Although canine influenza is not a common respiratory disease, we are seeing an increase in cases in our area. To help keep your dog safe from canine influenza, our team answers common questions about this respiratory condition.
Question: What is canine influenza?
Answer: Canine influenza virus (CIV), or dog flu, is a contagious respiratory disease that affects dogs. This illness arises from two different strains: H3N8 and H3N2. The H3N8 strain evolved from equine influenza and was first identified in 2004. The H3N2 strain originated in Asia as an Asian avian influenza and was identified in Chicago in 2015. Highly contagious, both strains can spread through a canine population that is in close contact, such as dogs housed in a boarding facility or animal shelter, or those who play together at a dog park.
Q: How does canine influenza spread?
A: Canine influenza is transmitted by an infected dog coughing and sneezing aerosolized viral particles into the air, and another dog inhaling them. People and contaminated objects, like bowls, toys, and bedding, also can transmit the virus to healthy dogs. The virus’ incubation period is one to five days after exposure, and infected dogs are most contagious two to four days after infection. About 20% of infected dogs do not show signs, but they still can shed the virus, and all infected dogs should be considered contagious for four weeks after exposure.
Q: Can people get canine influenza?
A: While canine influenza primarily infects dogs, cats also have been known to be infected with H3N2, although it is rare. There is no evidence that people can contract CIV from dogs.
Q: What are canine influenza signs?
A: Canine influenza signs can be similar to those of other upper respiratory illnesses in dogs, such as kennel cough. Most dogs exposed to CIV develop a mild infection characterized by a persistent cough for one to three weeks. Other dog flu signs can include:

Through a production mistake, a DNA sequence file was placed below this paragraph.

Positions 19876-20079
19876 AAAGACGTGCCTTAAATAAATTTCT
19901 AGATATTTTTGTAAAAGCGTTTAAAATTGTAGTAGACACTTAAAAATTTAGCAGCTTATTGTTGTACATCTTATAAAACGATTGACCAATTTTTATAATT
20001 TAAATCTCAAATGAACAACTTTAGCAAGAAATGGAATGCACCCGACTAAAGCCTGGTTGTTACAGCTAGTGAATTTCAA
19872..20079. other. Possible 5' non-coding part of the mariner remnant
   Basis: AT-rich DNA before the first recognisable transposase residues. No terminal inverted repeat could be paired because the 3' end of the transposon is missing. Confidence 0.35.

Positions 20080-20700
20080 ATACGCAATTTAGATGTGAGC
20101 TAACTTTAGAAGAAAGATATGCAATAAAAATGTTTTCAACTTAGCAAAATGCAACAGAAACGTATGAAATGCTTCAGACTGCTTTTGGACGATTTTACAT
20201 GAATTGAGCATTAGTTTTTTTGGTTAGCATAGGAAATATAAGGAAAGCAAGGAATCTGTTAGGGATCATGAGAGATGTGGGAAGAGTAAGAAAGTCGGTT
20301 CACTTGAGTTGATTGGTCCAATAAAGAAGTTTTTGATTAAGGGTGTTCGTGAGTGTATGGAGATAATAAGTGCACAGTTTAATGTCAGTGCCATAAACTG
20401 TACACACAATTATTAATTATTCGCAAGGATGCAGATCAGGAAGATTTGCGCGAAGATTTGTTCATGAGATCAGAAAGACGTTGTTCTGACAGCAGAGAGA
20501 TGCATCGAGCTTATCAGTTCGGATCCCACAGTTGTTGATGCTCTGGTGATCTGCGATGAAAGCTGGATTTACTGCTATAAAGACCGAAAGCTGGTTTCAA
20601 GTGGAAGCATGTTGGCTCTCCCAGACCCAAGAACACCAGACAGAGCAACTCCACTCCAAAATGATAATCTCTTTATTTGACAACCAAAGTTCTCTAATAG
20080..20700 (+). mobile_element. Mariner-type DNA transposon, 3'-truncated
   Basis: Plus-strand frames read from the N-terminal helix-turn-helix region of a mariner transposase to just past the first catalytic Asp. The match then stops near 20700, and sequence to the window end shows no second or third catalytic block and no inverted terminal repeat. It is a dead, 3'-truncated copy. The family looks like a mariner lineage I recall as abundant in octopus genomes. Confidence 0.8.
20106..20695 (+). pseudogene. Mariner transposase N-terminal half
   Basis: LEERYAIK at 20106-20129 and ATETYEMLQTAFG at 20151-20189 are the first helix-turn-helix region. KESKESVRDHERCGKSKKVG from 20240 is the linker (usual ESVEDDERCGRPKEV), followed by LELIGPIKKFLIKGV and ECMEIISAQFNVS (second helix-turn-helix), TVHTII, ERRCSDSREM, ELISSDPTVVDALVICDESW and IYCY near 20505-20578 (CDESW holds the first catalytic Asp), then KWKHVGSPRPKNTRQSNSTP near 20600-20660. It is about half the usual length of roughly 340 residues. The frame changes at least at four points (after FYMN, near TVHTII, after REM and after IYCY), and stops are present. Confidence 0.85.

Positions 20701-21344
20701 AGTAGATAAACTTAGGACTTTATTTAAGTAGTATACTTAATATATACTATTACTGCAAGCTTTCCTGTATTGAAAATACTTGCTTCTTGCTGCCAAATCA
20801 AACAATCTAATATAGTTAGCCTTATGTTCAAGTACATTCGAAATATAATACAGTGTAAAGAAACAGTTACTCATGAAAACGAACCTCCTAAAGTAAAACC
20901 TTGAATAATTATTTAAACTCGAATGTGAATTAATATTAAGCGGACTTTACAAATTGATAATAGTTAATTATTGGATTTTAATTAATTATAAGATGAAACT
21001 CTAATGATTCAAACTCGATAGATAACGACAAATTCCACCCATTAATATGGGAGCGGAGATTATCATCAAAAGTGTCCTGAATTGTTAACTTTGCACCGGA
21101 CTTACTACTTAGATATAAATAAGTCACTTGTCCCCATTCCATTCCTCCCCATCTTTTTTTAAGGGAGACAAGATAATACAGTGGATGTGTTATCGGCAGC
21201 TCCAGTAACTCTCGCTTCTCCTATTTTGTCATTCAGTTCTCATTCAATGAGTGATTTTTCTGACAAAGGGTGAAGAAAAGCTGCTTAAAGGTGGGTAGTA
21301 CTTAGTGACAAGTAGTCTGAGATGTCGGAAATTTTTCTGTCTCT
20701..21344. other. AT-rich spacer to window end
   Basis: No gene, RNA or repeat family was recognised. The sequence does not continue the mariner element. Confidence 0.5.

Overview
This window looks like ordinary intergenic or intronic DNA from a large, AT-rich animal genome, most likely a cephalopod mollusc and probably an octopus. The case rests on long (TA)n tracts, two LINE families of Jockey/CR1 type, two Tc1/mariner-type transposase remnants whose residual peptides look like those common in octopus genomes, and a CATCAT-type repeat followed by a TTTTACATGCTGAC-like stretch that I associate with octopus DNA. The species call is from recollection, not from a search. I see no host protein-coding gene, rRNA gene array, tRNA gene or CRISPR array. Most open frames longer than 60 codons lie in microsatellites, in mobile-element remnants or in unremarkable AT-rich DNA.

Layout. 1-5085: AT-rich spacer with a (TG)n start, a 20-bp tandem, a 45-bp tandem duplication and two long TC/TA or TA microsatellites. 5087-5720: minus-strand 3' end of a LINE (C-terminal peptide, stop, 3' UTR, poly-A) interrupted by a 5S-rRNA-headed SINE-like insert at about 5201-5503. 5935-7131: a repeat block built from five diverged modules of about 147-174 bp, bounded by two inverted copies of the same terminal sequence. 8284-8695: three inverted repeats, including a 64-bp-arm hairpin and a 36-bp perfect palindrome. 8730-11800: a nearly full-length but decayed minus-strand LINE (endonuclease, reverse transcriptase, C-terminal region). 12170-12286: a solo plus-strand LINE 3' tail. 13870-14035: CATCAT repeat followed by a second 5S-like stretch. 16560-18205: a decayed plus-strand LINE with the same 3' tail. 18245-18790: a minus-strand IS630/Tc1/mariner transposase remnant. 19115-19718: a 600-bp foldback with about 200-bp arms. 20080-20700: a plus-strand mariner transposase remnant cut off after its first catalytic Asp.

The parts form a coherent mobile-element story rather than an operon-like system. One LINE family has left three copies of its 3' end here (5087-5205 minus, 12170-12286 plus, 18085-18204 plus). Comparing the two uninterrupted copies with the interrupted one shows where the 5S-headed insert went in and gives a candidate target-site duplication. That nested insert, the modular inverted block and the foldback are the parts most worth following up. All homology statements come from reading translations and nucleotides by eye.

- Eye and nasal discharge
While the majority of infected dogs recover without issue, some dogs can become severely ill with a high fever and pneumonia.
Q: Is there a test for canine influenza?
A: A canine influenza diagnosis starts with a physical exam and evaluation of clinical signs. Because of the time frame in which the virus sheds, testing is different based on how long your dog has been sick. If your dog has been sick for fewer than three days, samples can be taken from the nose or back of the throat to diagnose CIV. Dogs who have been sick for longer than a week can undergo blood testing for a diagnosis. To confirm the diagnosis, it may be necessary to perform additional blood testing after the dog improves.
Q: What do I do if my dog has canine influenza?
A: Dogs with canine influenza typically recover well with supportive treatment for two to three weeks. Keeping your dog comfortable enough so they continue eating and drinking is key, so cough suppressants may be necessary. Since canine influenza is a virus, antibiotics have no effect, but they may be used to treat secondary bacterial infections and pneumonia.
If your dog has canine influenza, good hygiene is essential to prevent spreading the infection. Wash your hands after caring for your dog, keep them at least 20 feet away from other pets, and disinfect the environment and your pet’s supplies. Avoid taking your dog to dog parks, pet stores, or boarding facilities for at least a month after they first display signs to keep other pets safe.
Q: How can I protect my dog from canine influenza?
A: Vaccinations for both canine influenza strains are available and can help protect your dog from contracting a severe infection. Dogs with heart or respiratory conditions, dogs who travel or show, and dogs who are regularly in close contact with other dogs should be vaccinated. If word of a canine influenza outbreak is in the news, it’s best to keep your dog at home and walk them in uncrowded neighborhoods.
Canine influenza is a serious disease, and in light of the recent outbreak, it is best to keep your dog protected. If your dog is due for a canine influenza vaccine, schedule an appointment with our Alisos Animal Hospital team.
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